Every business, small and big, should have a profit plan in order to drive the business towards success. Such a plan is even more crucial for new small businesses because it will help them stay on track and not fail midway. When you plan for profit, it helps you understand the various factors that contribute to your success. It will be a kind of summarized income statement in written, which will serve as your profit and sales objective, and as your business budget. Your profit plan can be used to evaluate the operations, determine additional resource needs (like employees or facilities), anticipate financing needs and plan your purchase requirements. With a well-planned business model, there will be an increase in the possibility of gaining profit right from the start.
A profit plan is advantageous to your business in that it helps in performance evaluation, financial planning, creating cost consciousness, maintaining a disciplined approach to solving problems and gaining the confidence of investors and lenders. To get a clear idea, make sure to research your business model before kick starting the business; about consumer price expectations, the competing products, and the cost of infrastructure, materials and potential threats. Following are the points to consider when you are preparing a profit plan:
Revenue – When you sell your products and services, what you get in return is the revenue. When the revenue increases, it eventually increases your profit. But there should be a well-chalked out process, which will ensure that there is no additional cost on you when trying to boost the revenue. When there is an increase in production for the purpose of boosting revenue, it can enhance profitability by creating economies of scale, or efficiencies that reduce the cost per unit when units are produced in bulk. For example, say, it takes about an hour to set up your machinery every day. Then the total labour costs will reduce much if 100 units are produced per day, instead of just 10 units.
Margins – A company’s profit margin is its gross sales percentage earned in profit. For instance, a business that has $100,000 sales and $30,000 profit, will gain a profit margin of 30 percent. A $300,000 business with a profit margin of 10 percent will earn the same profit amount as earned by a $100,000 business with a profit margin of 30 percent. However, the business that has a higher profit margin and lower sales will be in a better position to gain profit as the business grows.
Expenses – Profitability of a business can also be enhanced by cutting down the expenses and increasing the net earnings, after deducting the expenses from revenue. You will have to carefully research the cost of every item used by your business and look for other options of lower costs and comparable value. Evaluate the company payroll for situations like overstaffing, increased utility bills, increased rent and other similar expenses. Doing so can help you lower your expenses.
Comparison of Figures – To create a profit plan you need to prepare an income statement of your business’ actual costs and sales, and compare it with your profit projection for that year. The income statement will help you evaluate all the operations and pinpoint the areas of high and low business performance. When consolidating your profit plan, you also need to compare and review the past year’s profit and loss statements on monthly and quarterly periods to the current periods. This analysis will help you make necessary changes based on trends that you have been following, such as the increase/decrease in product sales at specific times of the year. Comparison of figures will also help you decide what new areas you need to invest in based on performance.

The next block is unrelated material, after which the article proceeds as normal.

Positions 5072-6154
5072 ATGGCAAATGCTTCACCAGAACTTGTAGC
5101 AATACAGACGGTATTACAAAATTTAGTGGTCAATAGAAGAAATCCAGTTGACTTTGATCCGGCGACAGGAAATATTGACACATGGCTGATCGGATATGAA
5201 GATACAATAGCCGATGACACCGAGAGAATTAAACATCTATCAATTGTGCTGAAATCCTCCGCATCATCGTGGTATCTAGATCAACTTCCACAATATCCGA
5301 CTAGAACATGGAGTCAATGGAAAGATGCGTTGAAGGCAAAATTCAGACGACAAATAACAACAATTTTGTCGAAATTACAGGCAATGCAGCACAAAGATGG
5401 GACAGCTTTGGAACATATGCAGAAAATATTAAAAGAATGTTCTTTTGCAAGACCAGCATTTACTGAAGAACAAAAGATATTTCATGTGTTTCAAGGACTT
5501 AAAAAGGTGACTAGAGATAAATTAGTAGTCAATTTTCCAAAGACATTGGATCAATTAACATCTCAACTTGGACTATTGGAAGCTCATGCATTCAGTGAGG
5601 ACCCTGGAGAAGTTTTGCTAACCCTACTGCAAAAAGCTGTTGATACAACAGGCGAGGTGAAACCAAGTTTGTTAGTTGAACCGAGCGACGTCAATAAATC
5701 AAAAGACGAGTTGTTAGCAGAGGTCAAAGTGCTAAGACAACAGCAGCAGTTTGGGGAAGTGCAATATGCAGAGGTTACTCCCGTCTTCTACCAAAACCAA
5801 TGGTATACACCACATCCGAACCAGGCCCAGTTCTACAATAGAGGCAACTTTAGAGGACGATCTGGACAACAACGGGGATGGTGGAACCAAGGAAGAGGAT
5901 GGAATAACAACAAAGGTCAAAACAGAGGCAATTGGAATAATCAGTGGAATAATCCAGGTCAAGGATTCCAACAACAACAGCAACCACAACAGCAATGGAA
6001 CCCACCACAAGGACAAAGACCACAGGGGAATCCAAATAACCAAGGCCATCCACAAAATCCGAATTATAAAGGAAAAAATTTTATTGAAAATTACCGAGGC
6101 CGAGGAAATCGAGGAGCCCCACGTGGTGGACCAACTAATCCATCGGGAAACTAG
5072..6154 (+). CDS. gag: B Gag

Profit Goal – Setting a target profit for the business helps in working towards a goal all through the year. In order to fix a target profit, you will have to consider the number of products sold, along with employee/owner salaries, fixed and variable costs and other operating expenses. You can also decide the target profit on the basis of the business’ current gross profit margin percentage. This value represents the total sales revenue percentage remaining after costs. Gross profit margin percentage is the main indicator of your company’s health and it shows whether the existing markup on products/services is enough for paying the expenses as well as for making profit. The higher the percentage, the better it is for your business. Make sure to review your monthly/quarterly profits regularly, while also monitoring the competitor and industry movements that could affect your company’s sales.
Changes – Being prepared for any kind of change is extremely crucial when you are in a competitive environment. Your business should be ready for changes in both internal and external factors, like pricing policies, staff changes, product cancellations, increase in supplier costs, general economic climate, client stability and so on. However, if in your business plan you set aside some capital for these unforeseen situations and manage to stay afloat, you need not be worried about being impacted heavily by such changes.
The bottom line is that the success of your business shouldn’t be left to chance. You should have a good profit plan that will ensure maximum profit and steady growth with each passing year. With the frequent highs and lows in business, even if your high profit goal isn’t reached, the profit plan will lead you in the direction of progress and ultimately bring success.
– Swathi Bhat